Tuesday, January 15, 2008

Houstonian for Houstonians for Responsible Growth

Houston Strategies (authored by a fellow Rice grad and MBA, Tory Gattis) comes down more-or-less in favor of H.R.G.

Overall, I'm glad the Mayor and city council is going to hear from people like [Randal] O'Toole [the Cato Institute free market activist] and [Wendell] Cox with lots of stats and stories on the impacts of over-regulation. It's too easy for political representatives to pass regs as a knee-jerk response to vocal constituents while ignoring the costs, long-term impacts, and problems they cause for the silent majority. It's good for them to hear both sides and try to chart a balanced course that's good for the city as a whole as well as individual neighborhoods.


On one hand, it is true that political representatives can pass ill-considered regulations in response to vocal constituents, but at the same time it's true that the for Houston's history, most of the action by government (local and state) has been done for the benefit of developers and builders--the way the freeways were built, the MUDs, etc. So for the city to slowly start responding to some, you know, citizens seems frankly a good thing. Furthermore, it is obvious that the people who ran this city have never fully considered the long term results of their actions or inaction, anyway.

Gattis goes on:

Unfortunately, the pressure is building. If the new Lanier PAC fights everything with a "give no ground" posture, the citizen pressure will continue to build until some sort of catastrophic event happens, like voters sweeping in a pro-planning Mayor and council that do some really radical damage to our unique and very successful model.

My recommendation: take advantage of the favorable political climate while we have a reasonable Mayor and city council, and while the well-respected 82-year-old Lanier is still healthy enough to engage. Come up with a comprehensive approach to how development should work here (as opposed to the current patchwork), including a set of principles and streamlined code on deed restrictions to make it easier for neighborhoods to enact consensus (i.e. super-majority) restrictions. In essence, find a free-market policy framework that makes 80% of the citizens happy and marginalizes the radical 10-20% anti-growth controllers, aesthetes, busybodies, and NIMBYs. Instead of duking it out between developers and planning advocates, find a "third-way" that acknowledges and addresses citizen concerns, but with a flexible free market approach instead of top-down comprehensive planning. Now that would be a fine and enduring legacy for Mayor White's final term in office...

Aside from his dig at "radicals" and his belief in a Nixonian silent majority that must obviously be in agreement with him, this is fairly sensible. He seems to be calling for reasoned compromise. Certainly I agree that deed restrictions (which are, in fact, regulations--horrors!) should be easier to enact.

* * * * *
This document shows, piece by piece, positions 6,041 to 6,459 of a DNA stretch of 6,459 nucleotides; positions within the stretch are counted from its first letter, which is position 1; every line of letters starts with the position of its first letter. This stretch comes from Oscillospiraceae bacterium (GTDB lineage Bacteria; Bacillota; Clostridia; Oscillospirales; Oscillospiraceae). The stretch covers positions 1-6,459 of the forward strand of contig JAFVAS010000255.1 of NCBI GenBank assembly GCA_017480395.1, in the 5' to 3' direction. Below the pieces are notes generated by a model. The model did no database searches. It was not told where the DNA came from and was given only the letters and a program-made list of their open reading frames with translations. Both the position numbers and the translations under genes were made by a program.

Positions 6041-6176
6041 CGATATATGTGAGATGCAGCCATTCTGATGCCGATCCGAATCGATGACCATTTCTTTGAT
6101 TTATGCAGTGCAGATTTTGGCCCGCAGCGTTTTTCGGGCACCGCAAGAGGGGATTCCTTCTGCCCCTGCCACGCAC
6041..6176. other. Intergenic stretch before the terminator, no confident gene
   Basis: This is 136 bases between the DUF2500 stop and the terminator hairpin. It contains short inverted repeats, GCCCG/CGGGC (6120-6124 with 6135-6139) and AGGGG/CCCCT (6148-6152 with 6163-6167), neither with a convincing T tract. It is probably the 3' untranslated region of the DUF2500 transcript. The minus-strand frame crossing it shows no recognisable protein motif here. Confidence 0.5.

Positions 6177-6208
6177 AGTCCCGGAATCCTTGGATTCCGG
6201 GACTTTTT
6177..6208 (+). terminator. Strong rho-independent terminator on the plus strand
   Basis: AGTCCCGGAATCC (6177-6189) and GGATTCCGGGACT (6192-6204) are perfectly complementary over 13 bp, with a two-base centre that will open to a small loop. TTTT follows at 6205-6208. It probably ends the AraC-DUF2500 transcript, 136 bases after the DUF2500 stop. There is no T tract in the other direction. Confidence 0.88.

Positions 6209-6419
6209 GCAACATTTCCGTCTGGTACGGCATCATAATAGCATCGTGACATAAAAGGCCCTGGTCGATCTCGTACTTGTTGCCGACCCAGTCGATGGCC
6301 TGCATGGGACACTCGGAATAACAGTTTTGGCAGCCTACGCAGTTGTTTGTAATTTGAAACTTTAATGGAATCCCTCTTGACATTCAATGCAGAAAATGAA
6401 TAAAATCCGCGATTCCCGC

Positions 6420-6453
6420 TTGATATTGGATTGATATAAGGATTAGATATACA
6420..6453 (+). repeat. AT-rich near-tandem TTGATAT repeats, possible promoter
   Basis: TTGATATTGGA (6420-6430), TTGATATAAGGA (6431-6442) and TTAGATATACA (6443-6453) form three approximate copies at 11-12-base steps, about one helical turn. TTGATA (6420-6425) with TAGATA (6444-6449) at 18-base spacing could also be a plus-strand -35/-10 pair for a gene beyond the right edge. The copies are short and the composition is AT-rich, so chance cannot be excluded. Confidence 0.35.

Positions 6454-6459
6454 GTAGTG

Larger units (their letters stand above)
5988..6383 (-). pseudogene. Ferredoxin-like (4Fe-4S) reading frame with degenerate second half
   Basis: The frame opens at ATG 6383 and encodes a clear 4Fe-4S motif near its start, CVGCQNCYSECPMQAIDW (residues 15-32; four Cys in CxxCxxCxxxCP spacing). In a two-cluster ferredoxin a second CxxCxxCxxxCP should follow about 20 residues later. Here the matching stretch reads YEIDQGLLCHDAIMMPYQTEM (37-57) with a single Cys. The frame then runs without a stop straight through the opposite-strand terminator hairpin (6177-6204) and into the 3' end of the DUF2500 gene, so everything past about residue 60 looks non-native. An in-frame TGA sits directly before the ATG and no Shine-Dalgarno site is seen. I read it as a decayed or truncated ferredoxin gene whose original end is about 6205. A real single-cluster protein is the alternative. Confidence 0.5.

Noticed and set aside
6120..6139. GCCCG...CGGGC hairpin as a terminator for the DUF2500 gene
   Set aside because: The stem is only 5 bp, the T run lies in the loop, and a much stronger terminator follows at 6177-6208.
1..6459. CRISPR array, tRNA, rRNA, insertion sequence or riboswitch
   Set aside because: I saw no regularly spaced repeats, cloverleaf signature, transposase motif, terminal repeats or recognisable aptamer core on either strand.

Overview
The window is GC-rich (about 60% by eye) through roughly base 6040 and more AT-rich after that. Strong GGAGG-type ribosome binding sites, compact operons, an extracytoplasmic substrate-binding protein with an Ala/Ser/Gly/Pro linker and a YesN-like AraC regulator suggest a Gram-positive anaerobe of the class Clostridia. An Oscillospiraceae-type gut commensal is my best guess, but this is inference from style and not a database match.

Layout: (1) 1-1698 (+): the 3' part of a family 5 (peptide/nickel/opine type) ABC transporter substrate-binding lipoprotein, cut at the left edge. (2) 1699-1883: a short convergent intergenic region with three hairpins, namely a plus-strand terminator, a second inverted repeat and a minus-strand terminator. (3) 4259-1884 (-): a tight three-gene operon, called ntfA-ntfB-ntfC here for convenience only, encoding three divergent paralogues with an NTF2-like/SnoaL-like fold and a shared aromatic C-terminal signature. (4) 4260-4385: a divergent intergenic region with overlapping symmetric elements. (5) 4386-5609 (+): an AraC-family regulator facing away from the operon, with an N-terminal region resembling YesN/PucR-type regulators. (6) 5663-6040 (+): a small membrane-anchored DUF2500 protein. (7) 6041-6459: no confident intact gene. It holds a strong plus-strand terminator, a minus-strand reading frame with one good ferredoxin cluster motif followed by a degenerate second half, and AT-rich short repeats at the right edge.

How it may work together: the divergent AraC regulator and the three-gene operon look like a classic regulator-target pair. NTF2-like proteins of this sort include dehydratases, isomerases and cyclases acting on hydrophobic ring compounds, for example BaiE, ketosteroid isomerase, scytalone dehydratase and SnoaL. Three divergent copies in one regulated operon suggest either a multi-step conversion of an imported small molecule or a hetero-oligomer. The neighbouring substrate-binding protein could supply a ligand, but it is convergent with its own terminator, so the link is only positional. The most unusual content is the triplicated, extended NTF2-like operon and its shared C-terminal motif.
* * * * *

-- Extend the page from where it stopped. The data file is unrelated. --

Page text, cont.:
But where I think he and many like him get it wrong is assuming somehow that the City of Houston is some sort of free market alternative to "Communist Portland" and that as a result, Houston is the ultimate bargain for folks buying homes, etc. Save the Bungalows has some fairly breathless facts about that, including this one:

1. The Big Lie. The builders have long claimed that lack of zoning is what keeps housing prices low in Houston. According the National Association of Realtors, the median price for a home in the 3rd quarter of 2007 was $149,100 in Houston, $149,500 in Dallas and $141,700 in San Antonio. The latter two cities have zoning. The main variables that determine price are supply, cost of land and cost of labor. Demand hasn’t exceed supply in these cities because we continue to have lots of cheap land and low labor costs.


I'm all for market-based solutions, as long as they actually work and aren't merely cosmetic. But Cato types are fundamentalists. Essentially, for them, if a problem can't be solved by the market, it shouldn't be solved. Unfortunately, their fantasies don't apply in the real world, and especially not in cities where you inherently have lots of government action and capital spending (which in turn subsidizes business and development--and that's a good thing!), and where you have lots of externalities (every business, home, and commuter in Houston can and does affect his or her neighbors and their property). Regulations such as building codes already exist for this purpose, and I suggest we may need more, as long as they are well-considered and provide real benefit, and as long as we are willing to amend or get rid of them over time as needed. Finally, Houstonians for Responsible Growth are basically a trade group, trying to protect their own profits.

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